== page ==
Construction of the $200 million Georgia Aquarium, which required several hundred workers and more than two million work hours, was completed with no fatal accidents and relatively few injuries for a major project, the U.S. Labor Department’s Occupational Safety and Health Administration (OSHA) announced. The agency credited the achievement to a partnership formed to provide workers safety and health training.
In May 2004, Brasfield & Gorrie, the Georgia Aquarium’s general contractor, Georgia Tech Consultative Services and OSHA formed a partnership for safety. Its goal was to prevent fatalities and provide effective safety and health training for workers at the construction site, according to Andre Richards, area director for OSHA’s Atlanta-West office.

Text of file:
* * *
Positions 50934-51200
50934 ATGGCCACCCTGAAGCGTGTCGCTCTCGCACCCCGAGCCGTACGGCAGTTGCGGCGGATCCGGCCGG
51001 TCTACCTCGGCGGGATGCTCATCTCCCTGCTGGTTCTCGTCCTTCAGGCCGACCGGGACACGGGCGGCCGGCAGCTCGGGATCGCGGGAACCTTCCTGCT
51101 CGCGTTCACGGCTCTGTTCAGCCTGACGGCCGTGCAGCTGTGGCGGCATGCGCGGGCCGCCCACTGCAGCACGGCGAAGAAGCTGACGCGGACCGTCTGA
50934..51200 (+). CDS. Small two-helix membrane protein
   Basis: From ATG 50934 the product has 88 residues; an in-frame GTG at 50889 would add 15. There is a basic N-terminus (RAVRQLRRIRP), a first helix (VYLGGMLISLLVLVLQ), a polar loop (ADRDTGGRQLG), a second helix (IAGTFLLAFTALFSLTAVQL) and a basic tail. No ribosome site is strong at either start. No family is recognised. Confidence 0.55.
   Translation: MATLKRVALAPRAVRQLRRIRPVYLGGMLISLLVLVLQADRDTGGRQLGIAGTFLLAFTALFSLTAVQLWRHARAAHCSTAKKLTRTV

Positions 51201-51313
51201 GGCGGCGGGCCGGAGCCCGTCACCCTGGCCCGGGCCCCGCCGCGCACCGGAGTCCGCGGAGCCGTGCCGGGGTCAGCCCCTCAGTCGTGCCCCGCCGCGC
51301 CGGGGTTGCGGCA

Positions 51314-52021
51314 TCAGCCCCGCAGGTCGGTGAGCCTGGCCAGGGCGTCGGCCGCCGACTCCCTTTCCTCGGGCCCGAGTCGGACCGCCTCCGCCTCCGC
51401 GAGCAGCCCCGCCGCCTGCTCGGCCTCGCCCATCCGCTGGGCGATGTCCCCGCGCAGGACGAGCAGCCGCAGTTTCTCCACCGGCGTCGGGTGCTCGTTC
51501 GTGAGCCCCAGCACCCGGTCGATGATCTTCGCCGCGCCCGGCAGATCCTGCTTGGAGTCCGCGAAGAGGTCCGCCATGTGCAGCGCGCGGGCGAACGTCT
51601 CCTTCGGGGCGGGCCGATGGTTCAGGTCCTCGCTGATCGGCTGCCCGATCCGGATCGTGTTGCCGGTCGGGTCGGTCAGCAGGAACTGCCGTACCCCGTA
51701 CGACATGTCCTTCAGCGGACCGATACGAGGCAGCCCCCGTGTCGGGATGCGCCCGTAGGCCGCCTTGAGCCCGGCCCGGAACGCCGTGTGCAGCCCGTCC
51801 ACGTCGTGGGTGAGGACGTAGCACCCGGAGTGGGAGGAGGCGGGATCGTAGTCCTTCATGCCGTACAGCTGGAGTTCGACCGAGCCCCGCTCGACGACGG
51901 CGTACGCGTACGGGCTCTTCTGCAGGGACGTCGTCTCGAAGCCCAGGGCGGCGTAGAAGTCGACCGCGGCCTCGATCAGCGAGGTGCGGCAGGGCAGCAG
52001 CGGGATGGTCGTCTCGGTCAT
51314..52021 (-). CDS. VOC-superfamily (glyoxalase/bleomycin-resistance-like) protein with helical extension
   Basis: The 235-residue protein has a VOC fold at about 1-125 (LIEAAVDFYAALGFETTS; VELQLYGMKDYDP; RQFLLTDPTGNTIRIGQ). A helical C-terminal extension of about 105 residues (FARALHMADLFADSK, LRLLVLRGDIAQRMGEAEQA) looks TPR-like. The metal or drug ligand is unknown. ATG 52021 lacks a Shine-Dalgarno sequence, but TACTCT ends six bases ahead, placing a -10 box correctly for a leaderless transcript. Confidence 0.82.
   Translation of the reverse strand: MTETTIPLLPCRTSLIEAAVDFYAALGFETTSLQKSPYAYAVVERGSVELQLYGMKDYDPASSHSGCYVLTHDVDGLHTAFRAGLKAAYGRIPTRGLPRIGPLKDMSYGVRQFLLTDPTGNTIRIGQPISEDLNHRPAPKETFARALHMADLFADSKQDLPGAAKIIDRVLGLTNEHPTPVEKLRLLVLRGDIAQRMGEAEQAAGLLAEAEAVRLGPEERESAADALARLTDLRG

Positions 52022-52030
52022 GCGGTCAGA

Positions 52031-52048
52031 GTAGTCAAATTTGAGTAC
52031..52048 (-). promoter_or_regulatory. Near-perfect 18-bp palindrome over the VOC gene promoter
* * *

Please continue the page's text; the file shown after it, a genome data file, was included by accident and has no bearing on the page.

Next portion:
“This strategic partnership was a huge success,” said Richards. “A zero fatality rate and a low accident rate prove that major construction projects can be completed safely.” Richards noted that all employers working on the project also provided safety and health training for non-English speaking employees. Hispanic workers comprised 65 percent of the project’s workforce.
When the partnership was formed, there were 7.5 recordable injuries per 100 employees at the construction site. During the 17 months of the partnership, employers and employees working together steadily reduced the recordable injuries to 2 per 100 employees, achieving another goal – reducing worker injuries and illnesses.
The total case incident rate, a standard formula used by employers to compare their injury-illness rates with other employers in the same industry, was used to calculate the numbers of recordable injuries.
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